The expediency of employees’ strike in response to the company’s position is controversial. Although NLRA allows employees to strike, the object of a strike and its lawfulness are matters that may be highly difficult to determine. In other words, employees may protest when their labor rights are violated, however, the fact of violation could not be detected as the company just underlined its clear position. Nevertheless, under the regulations of NLRA, the union and the company should solve problems through peaceful negotiations.
On the one hand, when all employees decided to strike, the decision of the company to offer permanent employment to 80 individuals as an urgent measure was expedient. According to NLRA, “it is declared to be the policy of the United States to eliminate the causes of certain substantial obstructions to the free flow of commerce and to mitigate and eliminate these obstructions when they have occurred by encouraging the practice and procedure of collective bargaining” (National Labor Relations Board, n.d., sec. 1). In the case of Ramah Electronics, its employees have created a challenging situation that could have a negative impact on commerce and customers’ satisfaction.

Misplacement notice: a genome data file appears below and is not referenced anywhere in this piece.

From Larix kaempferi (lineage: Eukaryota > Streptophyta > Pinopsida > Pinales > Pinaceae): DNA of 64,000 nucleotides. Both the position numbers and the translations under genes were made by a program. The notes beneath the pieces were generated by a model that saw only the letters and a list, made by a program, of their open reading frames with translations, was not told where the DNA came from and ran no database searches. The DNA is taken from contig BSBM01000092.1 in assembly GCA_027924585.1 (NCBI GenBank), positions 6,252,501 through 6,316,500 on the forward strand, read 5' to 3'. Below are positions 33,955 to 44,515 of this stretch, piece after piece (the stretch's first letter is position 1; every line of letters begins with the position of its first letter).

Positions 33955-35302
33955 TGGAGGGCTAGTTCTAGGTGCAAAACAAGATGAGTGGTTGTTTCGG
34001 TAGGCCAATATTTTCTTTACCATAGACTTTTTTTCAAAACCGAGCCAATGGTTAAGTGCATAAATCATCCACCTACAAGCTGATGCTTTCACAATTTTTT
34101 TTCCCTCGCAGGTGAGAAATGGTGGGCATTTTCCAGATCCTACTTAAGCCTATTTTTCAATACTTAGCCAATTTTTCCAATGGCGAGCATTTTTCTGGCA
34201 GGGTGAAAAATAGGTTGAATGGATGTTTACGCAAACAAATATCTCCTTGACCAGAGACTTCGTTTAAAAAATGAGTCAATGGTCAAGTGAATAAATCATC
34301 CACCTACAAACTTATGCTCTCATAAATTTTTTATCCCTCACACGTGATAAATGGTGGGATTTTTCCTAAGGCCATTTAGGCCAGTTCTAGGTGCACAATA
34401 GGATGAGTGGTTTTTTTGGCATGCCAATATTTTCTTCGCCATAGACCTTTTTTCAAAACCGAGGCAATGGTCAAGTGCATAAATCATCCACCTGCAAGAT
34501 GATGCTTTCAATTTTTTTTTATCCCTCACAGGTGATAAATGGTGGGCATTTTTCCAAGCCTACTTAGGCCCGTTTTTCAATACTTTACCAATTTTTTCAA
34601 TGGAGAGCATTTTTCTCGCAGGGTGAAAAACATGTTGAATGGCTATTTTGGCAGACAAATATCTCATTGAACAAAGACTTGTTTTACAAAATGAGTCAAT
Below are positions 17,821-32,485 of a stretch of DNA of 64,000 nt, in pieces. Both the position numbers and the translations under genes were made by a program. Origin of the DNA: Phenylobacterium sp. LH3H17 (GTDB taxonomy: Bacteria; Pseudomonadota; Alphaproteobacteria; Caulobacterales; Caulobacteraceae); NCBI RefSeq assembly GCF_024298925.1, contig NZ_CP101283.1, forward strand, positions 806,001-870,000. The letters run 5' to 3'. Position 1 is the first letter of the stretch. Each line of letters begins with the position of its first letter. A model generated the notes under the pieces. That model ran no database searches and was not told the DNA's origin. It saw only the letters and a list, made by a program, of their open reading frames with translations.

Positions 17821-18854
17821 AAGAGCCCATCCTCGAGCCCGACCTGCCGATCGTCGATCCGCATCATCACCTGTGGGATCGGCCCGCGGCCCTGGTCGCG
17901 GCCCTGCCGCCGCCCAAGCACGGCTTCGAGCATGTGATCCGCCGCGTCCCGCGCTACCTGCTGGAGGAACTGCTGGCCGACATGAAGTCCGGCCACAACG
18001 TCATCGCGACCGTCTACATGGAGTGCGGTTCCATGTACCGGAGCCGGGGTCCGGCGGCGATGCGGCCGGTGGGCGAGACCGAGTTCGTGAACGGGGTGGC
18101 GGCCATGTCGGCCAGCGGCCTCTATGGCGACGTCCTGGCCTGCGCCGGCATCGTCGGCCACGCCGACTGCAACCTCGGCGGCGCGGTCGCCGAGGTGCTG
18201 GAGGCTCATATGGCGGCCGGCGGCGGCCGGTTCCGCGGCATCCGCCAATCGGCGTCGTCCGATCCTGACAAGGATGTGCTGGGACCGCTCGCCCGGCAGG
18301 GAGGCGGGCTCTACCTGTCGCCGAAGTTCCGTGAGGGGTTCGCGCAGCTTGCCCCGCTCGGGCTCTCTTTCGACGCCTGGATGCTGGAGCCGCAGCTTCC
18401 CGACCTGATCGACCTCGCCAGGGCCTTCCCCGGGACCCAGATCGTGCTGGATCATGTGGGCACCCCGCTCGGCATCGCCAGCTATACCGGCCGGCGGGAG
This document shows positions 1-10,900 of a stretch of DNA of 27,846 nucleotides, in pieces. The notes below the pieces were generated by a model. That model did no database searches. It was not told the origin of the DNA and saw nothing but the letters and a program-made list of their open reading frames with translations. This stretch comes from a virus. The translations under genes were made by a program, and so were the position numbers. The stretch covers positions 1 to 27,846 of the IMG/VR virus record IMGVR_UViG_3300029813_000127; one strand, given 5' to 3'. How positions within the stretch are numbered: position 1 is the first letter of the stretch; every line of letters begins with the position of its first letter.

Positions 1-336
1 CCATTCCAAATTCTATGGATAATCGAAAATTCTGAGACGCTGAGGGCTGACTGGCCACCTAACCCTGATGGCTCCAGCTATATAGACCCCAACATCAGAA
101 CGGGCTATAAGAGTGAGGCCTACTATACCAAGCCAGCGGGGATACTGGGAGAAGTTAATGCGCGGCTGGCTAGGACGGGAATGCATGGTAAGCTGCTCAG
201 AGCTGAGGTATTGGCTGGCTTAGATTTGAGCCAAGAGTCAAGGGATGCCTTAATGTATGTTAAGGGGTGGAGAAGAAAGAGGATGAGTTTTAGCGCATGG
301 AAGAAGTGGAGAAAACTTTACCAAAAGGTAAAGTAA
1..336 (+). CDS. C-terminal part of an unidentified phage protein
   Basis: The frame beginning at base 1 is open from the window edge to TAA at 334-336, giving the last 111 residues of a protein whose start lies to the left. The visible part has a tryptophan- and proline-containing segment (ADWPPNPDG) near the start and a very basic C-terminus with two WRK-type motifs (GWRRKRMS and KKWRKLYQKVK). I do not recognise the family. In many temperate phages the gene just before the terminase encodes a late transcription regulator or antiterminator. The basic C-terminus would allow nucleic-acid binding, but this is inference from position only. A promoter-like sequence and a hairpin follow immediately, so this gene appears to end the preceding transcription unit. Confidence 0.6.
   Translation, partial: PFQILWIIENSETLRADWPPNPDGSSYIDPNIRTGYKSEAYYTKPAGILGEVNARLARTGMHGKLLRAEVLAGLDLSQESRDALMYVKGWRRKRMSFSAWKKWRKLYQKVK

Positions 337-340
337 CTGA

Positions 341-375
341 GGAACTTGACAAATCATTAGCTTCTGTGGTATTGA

In the other hand, the choice of 40 employees who had been less active during the strike violated NLRA regulations, according to which employees should not be threatened or punished for their support to the union (National Labor Relations Board, n.d.). However, the acceptance of all applications for reinstatement would lead to the creation of unnecessary workplaces or the unfair dismissal of individuals who were proposed permanent employment. In addition, the refusal of all applications from former employees would result in legal procedures initiated on the basis of labor rights violation.